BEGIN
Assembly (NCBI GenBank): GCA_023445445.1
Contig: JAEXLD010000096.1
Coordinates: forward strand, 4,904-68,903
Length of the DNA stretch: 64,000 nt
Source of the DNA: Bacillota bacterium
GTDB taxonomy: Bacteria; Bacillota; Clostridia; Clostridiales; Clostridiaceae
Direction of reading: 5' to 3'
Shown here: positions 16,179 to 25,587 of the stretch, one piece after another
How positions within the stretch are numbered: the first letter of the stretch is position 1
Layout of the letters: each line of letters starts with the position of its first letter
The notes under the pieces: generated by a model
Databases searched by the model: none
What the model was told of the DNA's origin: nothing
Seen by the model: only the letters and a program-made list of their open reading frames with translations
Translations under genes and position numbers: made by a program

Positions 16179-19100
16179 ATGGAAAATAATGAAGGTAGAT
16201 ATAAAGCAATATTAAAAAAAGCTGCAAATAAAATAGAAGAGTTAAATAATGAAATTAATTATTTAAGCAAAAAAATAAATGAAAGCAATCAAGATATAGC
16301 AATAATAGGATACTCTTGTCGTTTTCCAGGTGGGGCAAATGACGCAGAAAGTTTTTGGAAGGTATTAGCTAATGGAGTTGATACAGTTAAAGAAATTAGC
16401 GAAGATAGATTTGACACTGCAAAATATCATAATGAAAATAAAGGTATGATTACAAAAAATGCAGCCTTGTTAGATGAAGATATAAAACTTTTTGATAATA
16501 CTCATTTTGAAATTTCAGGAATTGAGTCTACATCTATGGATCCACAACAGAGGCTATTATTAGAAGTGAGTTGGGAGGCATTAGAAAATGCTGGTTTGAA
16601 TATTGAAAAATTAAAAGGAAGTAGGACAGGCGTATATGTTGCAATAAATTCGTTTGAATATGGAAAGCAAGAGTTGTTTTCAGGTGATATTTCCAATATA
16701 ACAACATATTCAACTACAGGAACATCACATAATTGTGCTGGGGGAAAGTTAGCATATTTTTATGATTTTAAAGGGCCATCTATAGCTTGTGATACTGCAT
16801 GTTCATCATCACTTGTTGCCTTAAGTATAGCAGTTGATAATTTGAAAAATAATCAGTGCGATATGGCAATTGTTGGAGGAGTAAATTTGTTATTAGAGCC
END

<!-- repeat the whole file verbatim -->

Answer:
Assembly (NCBI GenBank): GCA_023445445.1
Contig: JAEXLD010000096.1
Coordinates: forward strand, 4,904-68,903
Length of the DNA stretch: 64,000 nt
Source of the DNA: Bacillota bacterium
GTDB taxonomy: Bacteria; Bacillota; Clostridia; Clostridiales; Clostridiaceae
Direction of reading: 5' to 3'
Shown here: positions 16,179 to 25,587 of the stretch, one piece after another
How positions within the stretch are numbered: the first letter of the stretch is position 1
Layout of the letters: each line of letters starts with the position of its first letter
The notes under the pieces: generated by a model
Databases searched by the model: none
What the model was told of the DNA's origin: nothing
Seen by the model: only the letters and a program-made list of their open reading frames with translations
Translations under genes and position numbers: made by a program

Positions 16179-19100
16179 ATGGAAAATAATGAAGGTAGAT
16201 ATAAAGCAATATTAAAAAAAGCTGCAAATAAAATAGAAGAGTTAAATAATGAAATTAATTATTTAAGCAAAAAAATAAATGAAAGCAATCAAGATATAGC
16301 AATAATAGGATACTCTTGTCGTTTTCCAGGTGGGGCAAATGACGCAGAAAGTTTTTGGAAGGTATTAGCTAATGGAGTTGATACAGTTAAAGAAATTAGC
16401 GAAGATAGATTTGACACTGCAAAATATCATAATGAAAATAAAGGTATGATTACAAAAAATGCAGCCTTGTTAGATGAAGATATAAAACTTTTTGATAATA
16501 CTCATTTTGAAATTTCAGGAATTGAGTCTACATCTATGGATCCACAACAGAGGCTATTATTAGAAGTGAGTTGGGAGGCATTAGAAAATGCTGGTTTGAA
16601 TATTGAAAAATTAAAAGGAAGTAGGACAGGCGTATATGTTGCAATAAATTCGTTTGAATATGGAAAGCAAGAGTTGTTTTCAGGTGATATTTCCAATATA
16701 ACAACATATTCAACTACAGGAACATCACATAATTGTGCTGGGGGAAAGTTAGCATATTTTTATGATTTTAAAGGGCCATCTATAGCTTGTGATACTGCAT
16801 GTTCATCATCACTTGTTGCCTTAAGTATAGCAGTTGATAATTTGAAAAATAATCAGTGCGATATGGCAATTGTTGGAGGAGTAAATTTGTTATTAGAGCC